Philadelphia’s Magic Gardens (PMG) is an immersive mixed media art environment that is completely covered with mosaics. The creator, Isaiah Zagar, used handmade tiles, bottles, bicycle wheels, mirror, and international folk art to chronicle his life and influences. The exploratory space is made up of two indoor galleries and a bi-level outdoor sculpture garden. PMG is open to the public for self-guided tours of the permanent mosaic art installation and temporary exhibitions. They also offer a variety of special programs for kids and adults.
Zagar has devoted himself to beautifying the South Street neighborhood since the late 1960s, when he moved to the area with his wife, Julia. The couple helped spur the revitalization of the area by renovating derelict buildings and adding colorful mosaics on both private and public walls. The Zagars, teamed with other artists and activists, transformed the neighborhood into a prosperous artistic haven and successfully led protests against the addition of a new highway that would have eliminated South Street. This period of artistic rebirth was coined the “South Street Renaissance.” After the street was saved, Zagar continued creating mosaic murals, resulting in hundreds of public artworks over the next two decades.
In 1991, Zagar started working on the vacant lots located near his studio at 1020 South Street. He spent years sculpting multi-layer walls out of found objects.
In 2002, the Boston-based owner of the lots discovered Zagar’s installation and decided to sell the land, calling for the work to be dismantled. Unwilling to witness the destruction of the now-beloved neighborhood art environment, the community rushed to support the artist. After a two year legal battle, his creation, newly titled Philadelphia’s Magic Gardens, became incorporated as a nonprofit organization with the intention of preserving the artwork at the PMG site and throughout the South Street region. Zagar was then able to develop the site even further; excavating tunnels and grottos while adding his signature mosaics to every surface.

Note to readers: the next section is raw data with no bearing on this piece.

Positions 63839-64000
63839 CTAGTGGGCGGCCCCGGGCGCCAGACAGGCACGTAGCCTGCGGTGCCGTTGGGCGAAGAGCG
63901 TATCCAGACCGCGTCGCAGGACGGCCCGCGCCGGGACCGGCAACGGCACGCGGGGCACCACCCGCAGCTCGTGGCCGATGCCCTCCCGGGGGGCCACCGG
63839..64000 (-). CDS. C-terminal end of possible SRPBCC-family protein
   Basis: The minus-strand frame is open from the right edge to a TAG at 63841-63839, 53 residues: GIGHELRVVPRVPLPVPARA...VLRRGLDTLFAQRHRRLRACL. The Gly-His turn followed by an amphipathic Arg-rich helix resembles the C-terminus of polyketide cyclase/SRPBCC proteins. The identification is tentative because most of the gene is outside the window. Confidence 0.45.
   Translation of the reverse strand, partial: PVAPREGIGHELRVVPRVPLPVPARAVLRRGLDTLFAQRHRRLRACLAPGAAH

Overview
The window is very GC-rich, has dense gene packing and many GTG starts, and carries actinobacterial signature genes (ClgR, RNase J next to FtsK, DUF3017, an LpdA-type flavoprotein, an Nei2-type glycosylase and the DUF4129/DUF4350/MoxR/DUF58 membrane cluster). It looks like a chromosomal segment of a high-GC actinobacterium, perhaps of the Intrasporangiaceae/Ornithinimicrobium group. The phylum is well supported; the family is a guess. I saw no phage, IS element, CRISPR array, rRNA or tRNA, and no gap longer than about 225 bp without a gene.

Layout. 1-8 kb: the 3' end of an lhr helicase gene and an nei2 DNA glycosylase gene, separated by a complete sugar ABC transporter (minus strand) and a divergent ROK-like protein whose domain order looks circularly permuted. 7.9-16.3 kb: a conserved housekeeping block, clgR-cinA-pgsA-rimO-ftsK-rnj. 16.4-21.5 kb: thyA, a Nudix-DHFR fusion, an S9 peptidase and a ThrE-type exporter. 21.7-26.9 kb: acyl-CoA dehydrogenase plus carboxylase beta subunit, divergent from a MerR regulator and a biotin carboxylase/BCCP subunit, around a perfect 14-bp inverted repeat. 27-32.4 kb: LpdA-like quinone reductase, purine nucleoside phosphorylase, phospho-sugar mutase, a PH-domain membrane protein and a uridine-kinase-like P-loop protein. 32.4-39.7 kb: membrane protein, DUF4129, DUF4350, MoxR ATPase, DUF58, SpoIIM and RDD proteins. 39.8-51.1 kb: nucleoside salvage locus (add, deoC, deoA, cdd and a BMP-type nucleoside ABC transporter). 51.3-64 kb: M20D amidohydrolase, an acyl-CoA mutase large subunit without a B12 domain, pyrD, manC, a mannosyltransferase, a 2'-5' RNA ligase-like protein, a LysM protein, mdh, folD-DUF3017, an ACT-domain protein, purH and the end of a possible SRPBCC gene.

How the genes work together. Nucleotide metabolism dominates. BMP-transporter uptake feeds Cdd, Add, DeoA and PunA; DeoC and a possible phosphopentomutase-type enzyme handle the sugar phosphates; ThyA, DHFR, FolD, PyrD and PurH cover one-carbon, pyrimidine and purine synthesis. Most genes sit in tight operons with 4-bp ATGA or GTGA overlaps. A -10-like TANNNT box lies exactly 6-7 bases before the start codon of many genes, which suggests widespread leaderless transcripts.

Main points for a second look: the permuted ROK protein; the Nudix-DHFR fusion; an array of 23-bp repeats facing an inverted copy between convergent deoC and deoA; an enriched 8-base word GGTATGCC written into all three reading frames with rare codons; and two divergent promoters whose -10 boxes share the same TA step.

In 2008, PMG opened to the public. It is now a permanent art institution and is visited by over 100,000 people annually. Trained guides are available to lead tours of PMG and Zagar’s surrounding public murals. In addition, PMG regularly hosts mosaic workshops, concerts, exhibitions, and other public events.
Isaiah Zagar is an award-winning mosaic mural artist whose work can be found on hundreds of public walls throughout the city of Philadelphia and around the world. Born in Philadelphia and raised in Brooklyn, Zagar received his B.F.A. in Painting & Graphics at the Pratt Institute of Art in New York City. When he was 19 years old, Zagar discovered the folk art installation of Clarence Schmidt in Woodstock, New York, which inspired him to create Philadelphia’s Magic Gardens. His work is also influenced by artists Pablo Picasso, Jean Dubuffet, Kurt Schwitters, Antoni Gaudi, Simon Rodia, and Joseph Ferdinand Cheval, among others.
Zagar’s artwork is heavily affected by his travels and the personal connections he has made with international folk and visionary artists. Isaiah and his wife Julia completed three years of Peace Corps service in Peru in the mid-1960s, working with folk artists in the Puno region near Lake Titicaca. Soon after, they settled in Philadelphia and began their lifelong work of creating public art and fostering creativity in all its varied forms. In addition to his three-year Peace Corps service in Peru, Zagar has completed artist residencies in Tianjin, China, and Rajasthan, India. He also participated in a residency at the Kohler Co. Pottery Foundry in Wisconsin.
Zagar’s work is included in the permanent collections of numerous art institutions, including the Philadelphia Museum of Art and the Pennsylvania Academy of the Fine Arts, and has been featured in solo exhibitions throughout the Philadelphia area. He has received grants from the National Endowment for the Arts and the Pew Charitable Trusts for his work in Interdisciplinary Arts.
Text and cover image courtesy of Philadelphia's Magic Gardens.